One of those role models is Harvard sophomore Michael Raleigh, a music concentrator with a burgeoning interest in conducting. “I was working as a summer choir manager with Andy and he told me that he had an offer that I couldn’t refuse,” said Raleigh.

As the first Davison Fellow last fall, Raleigh worked with the students on Thursday afternoons and sang with the choir during Sunday Mass. Much of his early coaching, he admitted, consisted of fixing the singers’ postures and keeping them from distraction. But soon he began to focus on the music.

“It’s great to see them develop — they are sort of like sponges. They learn how to identify 12 keys more quickly than I can teach my friends to do it,” said Raleigh, whose guidance of the students goes beyond sight-reading and ear training skills to include tutoring in subjects such as Greek and Latin, and help with homework before rehearsals.

“Watching them learn and make connections [and seeing that] little ‘aha’ moment is always a lot of fun.”

An autoimmune disease that has left him temporarily confined to a wheelchair forced Raleigh take a medical leave from Harvard this spring, but he hasn’t allowed his health issues to cut him off from the choir. After a brief hospitalization and ongoing rehab, he was with the students last week for their Holy Thursday service. During a pizza break between final rehearsal and the beginning of Mass, the singers gathered round Raleigh, welcoming him back with warm smiles and hand slaps.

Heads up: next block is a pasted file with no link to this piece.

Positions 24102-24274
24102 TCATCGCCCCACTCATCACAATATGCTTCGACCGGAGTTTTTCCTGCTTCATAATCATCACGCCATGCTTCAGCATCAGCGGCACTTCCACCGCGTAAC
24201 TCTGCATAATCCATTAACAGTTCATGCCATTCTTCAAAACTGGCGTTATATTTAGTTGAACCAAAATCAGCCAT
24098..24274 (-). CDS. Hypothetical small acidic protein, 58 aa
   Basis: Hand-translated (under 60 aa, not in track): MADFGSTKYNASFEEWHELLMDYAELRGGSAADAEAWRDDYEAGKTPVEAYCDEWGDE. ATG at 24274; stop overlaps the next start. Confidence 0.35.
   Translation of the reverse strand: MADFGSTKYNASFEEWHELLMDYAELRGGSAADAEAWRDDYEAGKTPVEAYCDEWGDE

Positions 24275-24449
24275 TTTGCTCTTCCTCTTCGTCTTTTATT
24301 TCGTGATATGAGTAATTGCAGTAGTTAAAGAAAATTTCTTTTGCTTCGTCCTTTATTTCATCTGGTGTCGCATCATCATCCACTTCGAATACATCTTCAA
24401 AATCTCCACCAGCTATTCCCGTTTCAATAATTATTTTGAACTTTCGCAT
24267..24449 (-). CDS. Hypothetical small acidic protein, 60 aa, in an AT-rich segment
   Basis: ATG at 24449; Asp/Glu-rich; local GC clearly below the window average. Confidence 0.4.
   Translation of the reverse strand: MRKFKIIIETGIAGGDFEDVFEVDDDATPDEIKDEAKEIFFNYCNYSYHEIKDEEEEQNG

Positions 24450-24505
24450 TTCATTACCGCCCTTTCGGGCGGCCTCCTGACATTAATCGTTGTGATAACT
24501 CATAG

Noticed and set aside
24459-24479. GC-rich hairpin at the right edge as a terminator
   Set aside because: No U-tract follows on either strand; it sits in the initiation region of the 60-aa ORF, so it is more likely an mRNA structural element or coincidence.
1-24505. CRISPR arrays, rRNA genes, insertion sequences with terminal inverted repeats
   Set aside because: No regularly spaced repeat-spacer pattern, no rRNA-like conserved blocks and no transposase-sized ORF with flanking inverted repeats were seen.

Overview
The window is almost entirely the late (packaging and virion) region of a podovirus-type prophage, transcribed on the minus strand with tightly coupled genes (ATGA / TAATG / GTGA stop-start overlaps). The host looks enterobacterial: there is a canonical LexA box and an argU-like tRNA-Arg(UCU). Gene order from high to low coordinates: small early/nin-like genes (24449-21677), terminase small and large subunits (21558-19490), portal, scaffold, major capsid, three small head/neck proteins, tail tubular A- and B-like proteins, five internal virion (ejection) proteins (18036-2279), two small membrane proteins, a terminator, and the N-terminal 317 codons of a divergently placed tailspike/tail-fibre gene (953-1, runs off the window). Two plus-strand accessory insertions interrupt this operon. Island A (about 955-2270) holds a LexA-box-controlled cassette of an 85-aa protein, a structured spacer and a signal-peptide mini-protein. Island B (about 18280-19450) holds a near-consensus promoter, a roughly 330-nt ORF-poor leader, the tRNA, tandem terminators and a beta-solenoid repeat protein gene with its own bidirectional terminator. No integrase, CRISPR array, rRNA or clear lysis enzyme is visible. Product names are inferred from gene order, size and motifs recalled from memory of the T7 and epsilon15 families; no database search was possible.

“He’s awesome. … He helps us with our voices, helps us with our solos, he’s just a really nice person overall,” 11-year-old Mayal Levy of Dorchester said of Raleigh.

Working with such young singers involves navigating a musical landscape dominated by technology and a popular culture obsessed with self-promotion.

“Andrew and I talk about how countercultural choral music is as an activity in the age of ‘American Idol’ … [and the notion] that music doesn’t necessarily always have to be a ‘me’ activity,” said Clark. “The idea that you come into a community for what I call the ‘we’ activity, and you concentrate on your craft for an hour plus at time without being tethered to Facebook or your iPhone and you really sort of sacrifice yourself for the greater good of the community.”

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Sheranian conducts the All Saints’ Choir of Men and Boys.

But while uniting the choirs shows the younger singers how much fun it can be to work in a broader musical community and elevates the “cool factor,” the project’s effects hardly stop there.

“As it often happens in service,” said Clark, “I feel like we are the ones being changed, impacted, educated, maybe, more than the people that we are aiming to serve.”

The Glee Club’s president, Matthew Tufano, agreed. “The guys have really enjoyed it and really felt like they’re giving back, that’s … what I’ve seen in everybody’s eyes. Whenever we sing with the boys … we really feel like we are giving back.”

Sixteen-year-old Joseph Edwards, who has been with the Ashmont choir for nine years, said that performing with members of the Harvard Glee Club during a recent concert at Memorial Church was one of the high points of his singing career.

“It was really fun actually, just singing with them and knowing that yeah, I am a part of this,” said Edwards. “Just to be in that environment; it’s like, Harvard.”

Asked if he hoped to attend Harvard one day, Edwards nodded. “Yeah,” he said, with a smile.